Linux News for Sep 26, 2003
Computerworld Australia: Microsoft Learning Lessons About Code Sharing (Sep 26, 2003, 22:00)
"Microsoft claims it is learning valuable lessons about code
sharing from the open source community declaring free software on
Windows as 'good...'"
VNUNet: Kaspersky Grabs Microsoft Linux Experts (Sep 26, 2003, 21:00)
"Linux antivirus developers who saw their company acquired by
Microsoft this June have jumped ship..."
dc.internet.com: Geer Says He Knew What Was @Stake (Sep 26, 2003, 20:00)
"Daniel Geer, the now-unemployed author of a report critical of
monopolistic technologies, doesn't understand what all the hoopla
Yahoo!/The Wall Street Journal: IBM Files New Claims Against SCO in Linux Case (Sep 26, 2003, 19:19)
Breaking News: "International Business Machines
Corp. has filed new counterclaims against SCO Group Inc. in the
closely watched case involving the Linux operating system,
according to a memo sent to the IBM sales force..."
LinuxWorld Australia: UnitedLinux Quietly Marches On (Sep 26, 2003, 19:00)
"The UnitedLinux consortium--unveiled with much fanfare last
year as a unified effort to create a standard Linux
distribution--has been awfully quiet of late in an industry segment
that has been anything but quiet..."
LinuxQuestions.org: Interview with Jeremy Hogan of Red Hat (Sep 26, 2003, 17:30)
"Fedora is what Red Hat Linux was. Kind of the People's Republic
of Myanmar to Burma. It's a project with rolling releases, not a
product with predictable release dates, support, services,
The Register: Samba Offers NT 4.0 Escape Route (Sep 26, 2003, 16:00)
"'This is an escape route for people stuck on NT 4,' Samba
co-lead Jeremy Allison tells us. 'Anything you can do on NT 4, we
AP/CRN: Microsoft Holdout Massachusetts Opts For Open Source (Sep 26, 2003, 15:14)
Breaking News: "Massachusetts, the lone holdout
state still suing Microsoft Corp. for antitrust violations, will
become the first state to adopt a broad-based strategy of moving
its computer systems toward open standards, including Linux..."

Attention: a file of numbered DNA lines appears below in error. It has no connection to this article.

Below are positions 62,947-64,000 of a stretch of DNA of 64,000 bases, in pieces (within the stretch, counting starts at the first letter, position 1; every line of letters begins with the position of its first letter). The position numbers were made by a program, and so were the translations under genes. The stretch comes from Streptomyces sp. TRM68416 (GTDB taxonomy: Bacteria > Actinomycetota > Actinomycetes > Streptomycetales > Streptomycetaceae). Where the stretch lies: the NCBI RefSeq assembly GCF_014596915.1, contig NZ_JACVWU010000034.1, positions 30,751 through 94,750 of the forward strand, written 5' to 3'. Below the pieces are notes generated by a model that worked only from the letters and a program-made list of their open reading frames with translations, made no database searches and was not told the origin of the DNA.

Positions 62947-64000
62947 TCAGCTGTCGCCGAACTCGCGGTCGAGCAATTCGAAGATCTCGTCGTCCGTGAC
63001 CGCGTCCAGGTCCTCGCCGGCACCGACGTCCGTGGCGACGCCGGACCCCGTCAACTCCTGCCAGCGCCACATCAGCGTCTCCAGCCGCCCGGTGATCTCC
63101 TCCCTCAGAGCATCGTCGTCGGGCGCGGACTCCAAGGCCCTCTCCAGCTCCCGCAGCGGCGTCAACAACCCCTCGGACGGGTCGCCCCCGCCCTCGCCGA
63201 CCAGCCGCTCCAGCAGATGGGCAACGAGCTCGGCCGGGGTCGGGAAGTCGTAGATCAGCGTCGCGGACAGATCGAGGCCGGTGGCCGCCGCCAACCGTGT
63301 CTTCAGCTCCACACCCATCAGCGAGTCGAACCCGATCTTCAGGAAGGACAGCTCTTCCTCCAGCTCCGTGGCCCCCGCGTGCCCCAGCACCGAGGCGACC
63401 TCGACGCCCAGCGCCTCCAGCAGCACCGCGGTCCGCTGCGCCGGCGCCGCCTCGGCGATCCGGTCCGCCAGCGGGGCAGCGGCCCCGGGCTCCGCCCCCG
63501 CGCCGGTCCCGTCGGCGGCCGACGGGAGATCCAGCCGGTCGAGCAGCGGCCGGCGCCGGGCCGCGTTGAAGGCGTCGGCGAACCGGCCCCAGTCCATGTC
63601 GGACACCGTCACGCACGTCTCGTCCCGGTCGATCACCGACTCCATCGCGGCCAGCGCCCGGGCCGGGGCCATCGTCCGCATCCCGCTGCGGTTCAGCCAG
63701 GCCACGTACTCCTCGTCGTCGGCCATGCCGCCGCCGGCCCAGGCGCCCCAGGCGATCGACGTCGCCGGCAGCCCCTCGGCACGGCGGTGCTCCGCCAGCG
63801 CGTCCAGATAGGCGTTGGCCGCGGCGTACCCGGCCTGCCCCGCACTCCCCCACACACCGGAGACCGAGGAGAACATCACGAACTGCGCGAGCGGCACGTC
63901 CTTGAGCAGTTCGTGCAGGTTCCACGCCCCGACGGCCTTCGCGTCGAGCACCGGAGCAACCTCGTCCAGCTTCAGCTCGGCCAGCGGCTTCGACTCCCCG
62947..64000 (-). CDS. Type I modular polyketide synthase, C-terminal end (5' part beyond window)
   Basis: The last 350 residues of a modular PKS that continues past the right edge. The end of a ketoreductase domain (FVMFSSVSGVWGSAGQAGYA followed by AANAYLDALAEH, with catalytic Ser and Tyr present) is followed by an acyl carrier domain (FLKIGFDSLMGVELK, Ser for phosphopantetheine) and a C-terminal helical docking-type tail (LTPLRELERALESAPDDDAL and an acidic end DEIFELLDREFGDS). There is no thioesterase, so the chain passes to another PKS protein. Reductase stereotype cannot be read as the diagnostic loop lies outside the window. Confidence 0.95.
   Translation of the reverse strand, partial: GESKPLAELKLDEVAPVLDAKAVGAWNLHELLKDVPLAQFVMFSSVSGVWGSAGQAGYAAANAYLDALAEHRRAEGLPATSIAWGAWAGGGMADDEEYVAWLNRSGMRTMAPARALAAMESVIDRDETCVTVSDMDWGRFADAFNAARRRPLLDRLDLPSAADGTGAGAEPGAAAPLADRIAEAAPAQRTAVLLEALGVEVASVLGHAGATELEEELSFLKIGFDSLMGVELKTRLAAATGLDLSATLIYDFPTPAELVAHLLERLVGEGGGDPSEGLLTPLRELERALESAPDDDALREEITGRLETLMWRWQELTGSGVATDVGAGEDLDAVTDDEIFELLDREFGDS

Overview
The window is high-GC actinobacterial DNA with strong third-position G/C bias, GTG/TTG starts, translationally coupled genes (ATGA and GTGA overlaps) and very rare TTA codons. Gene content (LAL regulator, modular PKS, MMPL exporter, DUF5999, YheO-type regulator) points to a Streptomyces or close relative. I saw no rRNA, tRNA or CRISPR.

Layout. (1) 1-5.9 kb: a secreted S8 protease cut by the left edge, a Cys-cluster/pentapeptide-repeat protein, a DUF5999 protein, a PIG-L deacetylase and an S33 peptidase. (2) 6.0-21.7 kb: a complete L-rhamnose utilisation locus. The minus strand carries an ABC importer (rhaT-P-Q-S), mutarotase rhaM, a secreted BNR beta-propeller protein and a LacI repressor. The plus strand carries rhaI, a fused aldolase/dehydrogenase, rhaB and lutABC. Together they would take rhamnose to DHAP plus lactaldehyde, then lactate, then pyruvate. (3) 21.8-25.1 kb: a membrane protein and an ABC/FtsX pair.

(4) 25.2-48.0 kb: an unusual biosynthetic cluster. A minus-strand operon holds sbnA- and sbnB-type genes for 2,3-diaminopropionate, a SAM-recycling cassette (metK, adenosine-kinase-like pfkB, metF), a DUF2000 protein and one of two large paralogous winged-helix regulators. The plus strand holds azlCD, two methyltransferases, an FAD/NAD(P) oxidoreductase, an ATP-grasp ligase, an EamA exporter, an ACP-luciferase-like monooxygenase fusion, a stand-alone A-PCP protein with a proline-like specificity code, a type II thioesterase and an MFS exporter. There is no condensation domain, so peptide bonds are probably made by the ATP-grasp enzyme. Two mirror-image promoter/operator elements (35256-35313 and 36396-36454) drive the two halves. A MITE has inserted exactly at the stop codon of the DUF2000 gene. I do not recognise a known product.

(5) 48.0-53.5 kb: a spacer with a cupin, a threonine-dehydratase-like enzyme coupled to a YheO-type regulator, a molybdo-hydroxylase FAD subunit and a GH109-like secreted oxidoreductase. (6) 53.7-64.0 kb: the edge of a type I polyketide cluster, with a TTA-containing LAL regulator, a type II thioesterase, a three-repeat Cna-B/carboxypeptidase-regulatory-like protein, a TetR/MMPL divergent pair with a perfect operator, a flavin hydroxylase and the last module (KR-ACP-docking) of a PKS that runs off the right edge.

eWeek: Ransom Love, Co-founder of Caldera and SCO, Speaks of Unix, GPL and the Lawsuit (Sep 26, 2003, 14:30)
"Love, who was Caldera CEO during its acquisition of SCO and the
contested Unix source code, expressed displeasure over the current
developments from his former company..."
The DaVinci Institute: A Case for Funding the Open Source Movement (Sep 26, 2003, 13:00)
"The people that are developing open-source software are
contributing a great deal to society. Complementary currencies may
hold the key to providing a method to reward those who
SearchEnterpriseLinux: Truth and Lies about Linux Scalability (Sep 26, 2003, 11:30)
"Suggest that Linux has been a slowpoke in scalability and Peter
Honeyman will colorfully advise you to think again. Then he'll
offer a choice word to those who are 'paid' to dismiss Linux's
IT-Director: Linux Taking Off, And Being Taken Off (Sep 26, 2003, 10:00)
"'More than two dozen nations are considering proposals to
promote or require the use of Linux in government offices...' So,
who are these nations...?"
Python Community Server: Fighting Spam with Qmail and Spamassassin (Sep 26, 2003, 08:30)
"In this article, I will explain how you can fight spam by
making your qmail server filter your messages through
Linux Journal: Exploring RSA Encryption in OpenSSL (Sep 26, 2003, 07:00)
"Using OpenSSL to explore some of the details of how RSA
Release Digest: GNOME, September 25, 2003 (Sep 26, 2003, 05:00)
Today's GNOME apps: Conglomerate 0.7.4 and Open Text Alpha
TechCentral: Sun Extends Open Source Push to South Asia (Sep 26, 2003, 04:00)
"Sun Microsystems Inc has extended its focus on open source
software initiatives to include South Asia, the head of its open
source programmes office Danese Cooper has told In.Tech..."
SearchEnterpriseLinux: SCO CEO Gets Roasted on New Site (Sep 26, 2003, 02:30)
"Hell hath no fury like that of a penguin scorned. The SCO vs.
Linux scrap continues to spawn many a harsh word (and some good
CNET News: Handicapping SCO versus Linux (Sep 26, 2003, 01:00)
"The history of the computer industry proves that things
eventually do get straightened out, but not before companies are
forced to find their way through a prolonged period of